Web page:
Read The Paris Architect: A Novel Online

Authors: Charles Belfoure

The Paris Architect: A Novel (9 page)

Maurier never allowed them out of the pit, but they didn’t care. It was better to be alive underground than be a corpse aboveground. Marie, Maurier’s niece, brought them food every day and pulled up and cleaned out the chamber pot. She washed their clothes. Marie did turn out to be an angel. Geiber swore that if he survived this, he’d pay back her kindness a hundredfold. Now, the Geibers would be back on the road, begging for help. He laughed to himself. The son of a wealthy businessman who owned an enormous aluminum works, Geiber had never once in his life worried about money or food or where he would live. Now, he wondered if God was teaching him a lesson—this Nazi hell in exchange for the years of privilege and happiness. Thank God his sons had immigrated to England in the ’30s. What he’d thought was a curse then had turned out to be a blessing.

Geiber jerked his head up as he heard someone approaching. Every hour of the day, he expected the boards to be yanked away and to see Germans soldiers in their gray-green uniforms, smiling down at him as if they’d unearthed a buried treasure.

“Monsieur Geiber,” said Marie.


“I once worked as a maid in the house of a very rich man. He may be able to help you.”


“It’s so overdone. You don’t need all that glass, and what’s this tower at the front? For chrissake, this is a factory, not a goddamn cathedral.”

Lucien was enraged, and without realizing it, he got to his feet. He was about to begin defending his design to Colonel Lieber when Major Herzog walked leisurely over to the drawings, which were tacked to the wall of Manet’s office. Lucien sat down, realizing that he had almost done something quite stupid. He had to remember that he wasn’t dealing with a normal client but one who could have him deported on the spot. He looked down at his shoes in embarrassment as Herzog began to speak.

“Colonel, the tower contains the mechanical equipment for the plant, plus it’s the front entrance, where the workers will clock in. All that glass brings in sunlight. Indeed, the whole design is quite functional; everything you see helps productivity. And isn’t that what the Reich insists on—to produce the most in the least amount of time?”

Colonel Lieber didn’t look convinced as he pulled out his gold cigarette case from his tunic. “Well, Herzog, if you say so. But a lot of the outside design seems unnecessary. I think we could do with a plain concrete building with a few windows. Something that could survive an attack from the Americans.”

“The entire structure is done in reinforced concrete that’s been strengthened to withstand a bombing,” said Herzog, in a tone of voice one might use with a recalcitrant four-year-old. “And you must remember, Colonel, that this factory will be used by the Reich after the war is won. So it shouldn’t be a slapdash affair but a permanent, well-designed building, like all our factories in Germany.”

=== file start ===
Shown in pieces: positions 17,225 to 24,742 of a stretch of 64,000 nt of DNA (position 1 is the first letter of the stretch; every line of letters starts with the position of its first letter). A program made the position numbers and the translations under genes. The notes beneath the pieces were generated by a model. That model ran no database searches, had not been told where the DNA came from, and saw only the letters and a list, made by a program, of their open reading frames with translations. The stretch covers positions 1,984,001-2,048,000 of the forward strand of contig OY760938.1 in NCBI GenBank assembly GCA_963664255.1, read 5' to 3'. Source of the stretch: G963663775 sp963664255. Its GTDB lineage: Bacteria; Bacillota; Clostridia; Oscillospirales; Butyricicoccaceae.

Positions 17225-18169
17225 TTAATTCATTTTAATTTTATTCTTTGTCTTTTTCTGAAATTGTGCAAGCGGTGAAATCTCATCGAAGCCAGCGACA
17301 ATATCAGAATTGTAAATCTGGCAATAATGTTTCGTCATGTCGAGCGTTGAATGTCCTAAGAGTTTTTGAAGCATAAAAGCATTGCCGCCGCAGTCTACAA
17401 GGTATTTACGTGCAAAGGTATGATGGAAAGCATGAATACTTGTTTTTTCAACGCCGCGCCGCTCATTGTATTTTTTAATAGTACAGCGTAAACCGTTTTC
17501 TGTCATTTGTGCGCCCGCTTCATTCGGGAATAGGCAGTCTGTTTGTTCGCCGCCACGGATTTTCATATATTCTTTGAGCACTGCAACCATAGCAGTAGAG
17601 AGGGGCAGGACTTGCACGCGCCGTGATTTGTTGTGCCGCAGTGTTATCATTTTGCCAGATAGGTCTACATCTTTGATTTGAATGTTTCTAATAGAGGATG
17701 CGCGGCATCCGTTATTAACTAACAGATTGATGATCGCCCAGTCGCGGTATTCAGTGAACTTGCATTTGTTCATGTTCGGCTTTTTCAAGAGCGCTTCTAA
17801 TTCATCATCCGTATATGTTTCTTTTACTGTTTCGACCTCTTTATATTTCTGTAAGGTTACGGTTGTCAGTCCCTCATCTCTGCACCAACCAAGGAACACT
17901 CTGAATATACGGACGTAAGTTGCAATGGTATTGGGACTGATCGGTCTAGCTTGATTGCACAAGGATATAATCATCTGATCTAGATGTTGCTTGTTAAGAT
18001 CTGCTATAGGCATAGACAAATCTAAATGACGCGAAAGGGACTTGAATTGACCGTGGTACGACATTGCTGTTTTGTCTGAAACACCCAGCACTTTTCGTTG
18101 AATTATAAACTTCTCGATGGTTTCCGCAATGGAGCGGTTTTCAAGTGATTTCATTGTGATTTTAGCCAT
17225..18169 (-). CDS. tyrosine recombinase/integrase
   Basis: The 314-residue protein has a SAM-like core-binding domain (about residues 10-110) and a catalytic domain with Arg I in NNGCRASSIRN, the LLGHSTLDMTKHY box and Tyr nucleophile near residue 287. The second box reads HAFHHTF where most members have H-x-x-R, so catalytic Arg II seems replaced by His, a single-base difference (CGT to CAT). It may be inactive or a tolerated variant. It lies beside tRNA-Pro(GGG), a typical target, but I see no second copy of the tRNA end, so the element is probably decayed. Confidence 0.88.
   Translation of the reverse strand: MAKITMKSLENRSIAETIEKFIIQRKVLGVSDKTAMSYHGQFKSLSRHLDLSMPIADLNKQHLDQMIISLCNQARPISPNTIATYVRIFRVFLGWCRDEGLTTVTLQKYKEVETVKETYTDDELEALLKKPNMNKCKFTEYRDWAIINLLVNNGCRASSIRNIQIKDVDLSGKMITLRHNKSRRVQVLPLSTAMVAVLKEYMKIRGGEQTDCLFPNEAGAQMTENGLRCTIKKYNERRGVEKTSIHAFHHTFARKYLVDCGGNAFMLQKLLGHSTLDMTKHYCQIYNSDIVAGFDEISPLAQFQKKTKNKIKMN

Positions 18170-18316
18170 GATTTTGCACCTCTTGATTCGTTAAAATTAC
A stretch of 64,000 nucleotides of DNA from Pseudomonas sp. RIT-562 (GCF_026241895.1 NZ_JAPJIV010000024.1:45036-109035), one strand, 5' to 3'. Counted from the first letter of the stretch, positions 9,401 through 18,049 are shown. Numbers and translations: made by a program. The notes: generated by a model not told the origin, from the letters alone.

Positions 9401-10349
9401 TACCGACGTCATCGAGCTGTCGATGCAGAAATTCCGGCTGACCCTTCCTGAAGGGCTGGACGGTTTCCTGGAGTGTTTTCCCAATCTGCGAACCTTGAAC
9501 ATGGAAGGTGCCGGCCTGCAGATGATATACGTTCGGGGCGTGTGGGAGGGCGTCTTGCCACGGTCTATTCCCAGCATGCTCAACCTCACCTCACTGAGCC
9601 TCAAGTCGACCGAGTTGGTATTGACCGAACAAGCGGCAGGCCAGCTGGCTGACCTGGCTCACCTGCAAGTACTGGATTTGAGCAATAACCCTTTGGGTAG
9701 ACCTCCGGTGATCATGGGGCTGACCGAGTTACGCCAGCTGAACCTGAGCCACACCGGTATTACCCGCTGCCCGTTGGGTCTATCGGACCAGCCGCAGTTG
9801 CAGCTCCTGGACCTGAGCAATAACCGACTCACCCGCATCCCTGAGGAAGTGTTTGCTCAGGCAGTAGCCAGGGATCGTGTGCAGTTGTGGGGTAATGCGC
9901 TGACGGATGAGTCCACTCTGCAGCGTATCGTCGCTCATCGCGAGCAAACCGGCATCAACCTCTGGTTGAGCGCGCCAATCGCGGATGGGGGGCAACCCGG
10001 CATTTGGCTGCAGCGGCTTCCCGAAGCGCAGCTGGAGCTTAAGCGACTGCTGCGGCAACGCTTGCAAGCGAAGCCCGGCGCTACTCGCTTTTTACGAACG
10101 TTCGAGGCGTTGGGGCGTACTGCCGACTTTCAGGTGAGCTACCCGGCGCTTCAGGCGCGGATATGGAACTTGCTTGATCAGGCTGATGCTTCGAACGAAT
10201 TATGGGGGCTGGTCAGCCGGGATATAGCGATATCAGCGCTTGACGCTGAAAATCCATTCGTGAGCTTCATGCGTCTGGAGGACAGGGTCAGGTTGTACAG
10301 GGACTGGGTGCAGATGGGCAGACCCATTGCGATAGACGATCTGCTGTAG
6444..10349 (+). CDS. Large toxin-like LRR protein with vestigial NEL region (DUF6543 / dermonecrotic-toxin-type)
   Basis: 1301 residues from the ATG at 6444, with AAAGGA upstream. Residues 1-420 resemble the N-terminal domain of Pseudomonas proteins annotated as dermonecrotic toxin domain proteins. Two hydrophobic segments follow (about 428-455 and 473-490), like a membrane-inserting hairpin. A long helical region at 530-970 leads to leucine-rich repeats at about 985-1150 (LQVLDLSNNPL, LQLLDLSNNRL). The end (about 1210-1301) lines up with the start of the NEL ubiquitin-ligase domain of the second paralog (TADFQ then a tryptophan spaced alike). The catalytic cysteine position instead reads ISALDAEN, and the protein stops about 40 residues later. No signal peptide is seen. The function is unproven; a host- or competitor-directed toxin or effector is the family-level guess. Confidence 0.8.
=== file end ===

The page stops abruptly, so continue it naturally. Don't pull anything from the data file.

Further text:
Lieber waved his hand as if he were swatting away a fly, meaning the matter was settled and the design approved. Lucien could tell Lieber knew absolutely nothing about construction or armaments. This surprised him. He thought that the well-organized Germans would make it a point to pick qualified men for positions of responsibility. But, like the French government, they chose dolts who had to depend on men like Herzog to get the job done. Still, Lucien knew he was lucky to be dealing with these men. They belonged to the Wehrmacht, the regular army, not the Waffen-SS.

Lucien was simultaneously embarrassed and flattered by Herzog’s defense of his design. He felt both bad and good that someone was sticking up for him when he should’ve been the one doing the talking. He had failed many times in the past when trying to defend a modern design. It had inevitably been altered into something more classically inspired—either change it or lose the job and the fee. He was committed to the new modernism but not that committed. One had to eat and pay the rent.

The meeting continued with discussions of electrical service to run machinery and the cheapest way to heat the building. Lucien had cleverly run steam pipes behind the horizontal mullions of the ribbons of windows, a fact that did not escape Herzog’s notice. Throughout the meeting, Herzog piled compliment upon compliment on Lucien. Praise, Lucien discovered, negated his fear of being in the lion’s den.

At the two-hour mark, Lieber cleared his throat and rose from the plush, upholstered armchair Manet had provided for him, signaling that the meeting had come to an end. Everyone then looked over at Herzog, who also stood up. As had become routine, he would do his summation at the conclusion of a meeting.